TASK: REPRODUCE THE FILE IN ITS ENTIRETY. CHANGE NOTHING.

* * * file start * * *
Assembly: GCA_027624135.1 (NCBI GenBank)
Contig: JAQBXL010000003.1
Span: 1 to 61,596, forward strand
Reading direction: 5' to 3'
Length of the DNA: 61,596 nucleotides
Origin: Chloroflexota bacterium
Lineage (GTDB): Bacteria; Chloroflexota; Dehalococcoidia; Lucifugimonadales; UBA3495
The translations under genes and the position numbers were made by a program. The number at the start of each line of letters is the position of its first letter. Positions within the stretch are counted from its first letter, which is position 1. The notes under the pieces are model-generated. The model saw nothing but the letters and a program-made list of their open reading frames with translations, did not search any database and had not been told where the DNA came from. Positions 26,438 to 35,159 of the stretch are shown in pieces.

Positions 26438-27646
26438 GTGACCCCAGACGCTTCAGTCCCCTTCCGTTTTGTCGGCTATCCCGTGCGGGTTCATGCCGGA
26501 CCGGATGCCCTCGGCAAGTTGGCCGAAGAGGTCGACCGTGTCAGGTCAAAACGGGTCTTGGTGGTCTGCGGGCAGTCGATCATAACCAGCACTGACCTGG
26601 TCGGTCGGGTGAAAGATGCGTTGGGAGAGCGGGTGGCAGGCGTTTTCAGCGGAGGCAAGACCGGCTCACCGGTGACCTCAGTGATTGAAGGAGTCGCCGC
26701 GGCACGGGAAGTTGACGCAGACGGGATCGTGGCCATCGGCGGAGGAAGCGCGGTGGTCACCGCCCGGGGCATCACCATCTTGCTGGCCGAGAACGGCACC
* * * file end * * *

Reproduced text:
Assembly: GCA_027624135.1 (NCBI GenBank)
Contig: JAQBXL010000003.1
Span: 1 to 61,596, forward strand
Reading direction: 5' to 3'
Length of the DNA: 61,596 nucleotides
Origin: Chloroflexota bacterium
Lineage (GTDB): Bacteria; Chloroflexota; Dehalococcoidia; Lucifugimonadales; UBA3495
The translations under genes and the position numbers were made by a program. The number at the start of each line of letters is the position of its first letter. Positions within the stretch are counted from its first letter, which is position 1. The notes under the pieces are model-generated. The model saw nothing but the letters and a program-made list of their open reading frames with translations, did not search any database and had not been told where the DNA came from. Positions 26,438 to 35,159 of the stretch are shown in pieces.

Positions 26438-27646
26438 GTGACCCCAGACGCTTCAGTCCCCTTCCGTTTTGTCGGCTATCCCGTGCGGGTTCATGCCGGA
26501 CCGGATGCCCTCGGCAAGTTGGCCGAAGAGGTCGACCGTGTCAGGTCAAAACGGGTCTTGGTGGTCTGCGGGCAGTCGATCATAACCAGCACTGACCTGG
26601 TCGGTCGGGTGAAAGATGCGTTGGGAGAGCGGGTGGCAGGCGTTTTCAGCGGAGGCAAGACCGGCTCACCGGTGACCTCAGTGATTGAAGGAGTCGCCGC
26701 GGCACGGGAAGTTGACGCAGACGGGATCGTGGCCATCGGCGGAGGAAGCGCGGTGGTCACCGCCCGGGGCATCACCATCTTGCTGGCCGAGAACGGCACC